But I think accurateness and fairness in determining non-American URMs could be a problem in including non-American URMS. It's hard enough figuring out how we're going to define our own minorities, much less taking it upon ourselves to figure out everyone's minority groups. American boxes aren't perfectly non-controversial; for example, I think it's pretty odd that people of Middle Eastern decent don't have their own box most of the time. This illustrates the subjectivity in defining different minority groups. It's a political and controversial process because it can be done in different ways.

sunrunner wrote:Not a flame. Just a question.


That's a bit defensive. If this was really an open-hearted question, it wouldn't have occurred to you to add this. I think you are trying to stir something up here about URM status. I'm up for a discussion about the value of how we define URM status (hey, I responded to your post at length), which is nominally what your post was about, but let's keep this respectful. If you want to make a thread about how AA is unfair or silly, start one up (and watch it get locked). Please don't use the plight of the Roma as a boxer's mitt for that agenda.


No, no, no. Not trying to start anything. Legitimately wondering. Didn't know. I will say this: Having lived in a few different regions of the US, I am blown away by how cruelly people speak of the Roma in workplace settings. For some reason, terrible sentiments uttered regarding "insert slang term for Roma" fall on deaf ears. This would not happen with any other group. It's gross, actually. I'm further apalled when I find that I am the only one who is offended.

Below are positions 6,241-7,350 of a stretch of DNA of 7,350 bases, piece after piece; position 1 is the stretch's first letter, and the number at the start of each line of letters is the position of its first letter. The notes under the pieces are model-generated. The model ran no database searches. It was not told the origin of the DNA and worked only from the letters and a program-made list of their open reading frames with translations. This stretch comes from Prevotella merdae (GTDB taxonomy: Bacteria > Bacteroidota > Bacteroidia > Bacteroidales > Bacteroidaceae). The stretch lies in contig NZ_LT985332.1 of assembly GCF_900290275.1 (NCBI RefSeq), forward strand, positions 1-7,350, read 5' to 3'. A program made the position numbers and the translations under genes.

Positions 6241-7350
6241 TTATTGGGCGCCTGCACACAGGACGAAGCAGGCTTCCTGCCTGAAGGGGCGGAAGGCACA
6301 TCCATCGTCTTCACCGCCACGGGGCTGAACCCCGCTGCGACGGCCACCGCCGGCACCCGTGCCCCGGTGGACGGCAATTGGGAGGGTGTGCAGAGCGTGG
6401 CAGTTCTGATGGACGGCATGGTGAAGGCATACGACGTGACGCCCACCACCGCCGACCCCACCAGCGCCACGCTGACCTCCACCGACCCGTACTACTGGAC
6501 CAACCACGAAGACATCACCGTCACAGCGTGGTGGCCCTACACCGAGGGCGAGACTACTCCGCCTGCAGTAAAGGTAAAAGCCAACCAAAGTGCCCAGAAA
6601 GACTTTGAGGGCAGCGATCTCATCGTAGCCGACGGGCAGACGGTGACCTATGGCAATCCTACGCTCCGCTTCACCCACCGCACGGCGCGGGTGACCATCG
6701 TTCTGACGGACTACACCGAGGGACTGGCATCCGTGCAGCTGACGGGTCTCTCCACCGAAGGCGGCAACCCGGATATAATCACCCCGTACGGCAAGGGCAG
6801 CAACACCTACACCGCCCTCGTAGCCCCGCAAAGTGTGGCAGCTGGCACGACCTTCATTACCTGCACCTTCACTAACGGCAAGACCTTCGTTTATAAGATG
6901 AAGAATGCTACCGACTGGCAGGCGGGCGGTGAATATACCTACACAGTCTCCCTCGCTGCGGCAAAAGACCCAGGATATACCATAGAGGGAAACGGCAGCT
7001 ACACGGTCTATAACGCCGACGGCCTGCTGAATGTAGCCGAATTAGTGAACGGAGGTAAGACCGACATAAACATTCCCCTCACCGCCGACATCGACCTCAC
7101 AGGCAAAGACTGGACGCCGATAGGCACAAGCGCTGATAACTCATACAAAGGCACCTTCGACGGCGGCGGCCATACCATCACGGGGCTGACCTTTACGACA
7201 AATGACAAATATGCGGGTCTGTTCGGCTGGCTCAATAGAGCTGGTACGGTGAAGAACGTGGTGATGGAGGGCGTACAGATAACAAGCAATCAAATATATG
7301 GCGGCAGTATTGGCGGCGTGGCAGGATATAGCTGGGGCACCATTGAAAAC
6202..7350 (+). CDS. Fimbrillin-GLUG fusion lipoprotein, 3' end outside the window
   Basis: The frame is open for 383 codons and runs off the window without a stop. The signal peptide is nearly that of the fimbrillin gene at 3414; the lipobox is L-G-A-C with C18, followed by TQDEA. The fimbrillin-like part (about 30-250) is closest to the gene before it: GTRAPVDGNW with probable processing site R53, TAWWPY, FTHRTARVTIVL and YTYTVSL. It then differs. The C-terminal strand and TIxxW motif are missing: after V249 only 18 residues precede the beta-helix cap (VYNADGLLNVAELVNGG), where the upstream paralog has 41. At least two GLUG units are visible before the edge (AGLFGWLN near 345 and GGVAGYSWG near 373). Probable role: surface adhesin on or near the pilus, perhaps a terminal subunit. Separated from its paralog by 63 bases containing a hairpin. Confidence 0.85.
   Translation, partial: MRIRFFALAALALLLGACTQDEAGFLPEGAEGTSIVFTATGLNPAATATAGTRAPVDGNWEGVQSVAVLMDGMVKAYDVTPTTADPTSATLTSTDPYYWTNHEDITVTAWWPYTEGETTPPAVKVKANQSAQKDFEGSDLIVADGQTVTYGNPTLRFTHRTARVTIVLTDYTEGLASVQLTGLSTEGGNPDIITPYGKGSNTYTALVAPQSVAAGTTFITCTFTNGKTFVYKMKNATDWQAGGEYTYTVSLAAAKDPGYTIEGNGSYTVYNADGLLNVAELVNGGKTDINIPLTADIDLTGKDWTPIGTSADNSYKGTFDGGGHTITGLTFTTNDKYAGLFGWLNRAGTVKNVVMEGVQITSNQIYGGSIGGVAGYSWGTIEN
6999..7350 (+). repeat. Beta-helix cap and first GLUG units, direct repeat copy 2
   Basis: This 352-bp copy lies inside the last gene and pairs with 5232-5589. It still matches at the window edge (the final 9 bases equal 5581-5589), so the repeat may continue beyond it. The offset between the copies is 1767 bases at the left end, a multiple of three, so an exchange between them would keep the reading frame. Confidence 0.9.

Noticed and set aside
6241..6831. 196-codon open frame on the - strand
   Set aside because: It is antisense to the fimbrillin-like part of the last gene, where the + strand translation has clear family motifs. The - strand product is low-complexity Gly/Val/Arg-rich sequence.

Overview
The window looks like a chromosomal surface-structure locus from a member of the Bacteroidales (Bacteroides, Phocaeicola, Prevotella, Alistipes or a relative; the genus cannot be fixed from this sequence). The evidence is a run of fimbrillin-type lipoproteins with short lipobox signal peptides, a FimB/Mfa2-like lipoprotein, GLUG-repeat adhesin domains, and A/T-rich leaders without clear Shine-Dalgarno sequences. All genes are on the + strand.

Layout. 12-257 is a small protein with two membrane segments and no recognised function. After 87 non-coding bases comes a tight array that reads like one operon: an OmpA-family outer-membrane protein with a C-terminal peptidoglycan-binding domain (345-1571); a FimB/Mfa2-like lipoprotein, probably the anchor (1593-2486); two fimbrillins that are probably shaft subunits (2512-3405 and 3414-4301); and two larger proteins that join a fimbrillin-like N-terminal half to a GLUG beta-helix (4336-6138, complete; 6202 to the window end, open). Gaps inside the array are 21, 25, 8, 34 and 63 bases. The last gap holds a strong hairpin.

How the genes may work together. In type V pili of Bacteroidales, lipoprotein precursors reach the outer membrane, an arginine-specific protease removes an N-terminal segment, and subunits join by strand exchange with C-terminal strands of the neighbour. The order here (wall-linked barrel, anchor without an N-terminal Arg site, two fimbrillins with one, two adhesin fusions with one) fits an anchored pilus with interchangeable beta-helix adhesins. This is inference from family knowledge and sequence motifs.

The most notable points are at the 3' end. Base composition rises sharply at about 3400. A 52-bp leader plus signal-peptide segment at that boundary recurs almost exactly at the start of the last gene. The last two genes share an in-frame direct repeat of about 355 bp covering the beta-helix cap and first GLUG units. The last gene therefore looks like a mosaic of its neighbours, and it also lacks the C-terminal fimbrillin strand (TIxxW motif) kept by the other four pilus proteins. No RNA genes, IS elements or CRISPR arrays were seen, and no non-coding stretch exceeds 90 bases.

Questioning my motivation for beginning this thread is kind of ridiculous. A disclaimer is necessary when a question is broached regarding URM status because it's a touchy subject.

I guess I just didn't know what URM meant, technically. Vanwinkle explained it, and it makes sense. Basically, a group has to be quantifiable in order for a determination to be made. I didn't really understand that component. Makes sense now.

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GeePee
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Re: Something I've Been Wondering About: Are Roma & Romani URM?

Postby GeePee » Fri Feb 19, 2010 3:30 am

T14_Scholly wrote:Does not US News factor minority representation into their ranking formula, mr. vantwinkletoes?

lol. This is pure flame. It HAS to be flame. No? :|

sunrunner
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Re: Something I've Been Wondering About: Are Roma & Romani URM?

Postby sunrunner » Fri Feb 19, 2010 3:43 am

rowlf wrote:I'm going to kind of dissent from what's above. I'm a little bit familiar with the situation of Roma and Sinti in Europe. It's really awful. They are definitely an under-represented minority.

URM status, in terms of applying to American law schools, is associated with certain ethnicities because ticking a certain box is a quick way of knowing whether you or your forbears endured (or had a very high chance of enduring) some kind of unfair discriminatory treatment in the United States at some time in American history "Automatic" URM status is defined around American norms and history. The Roma are not a part of American history, so there's no Roma box to tick, and therefore no automatic standing. If the Roma's struggle was part of American history, they would have had a box here, and they would have URM status automatically like other groups have. But the Roma story is not an American one.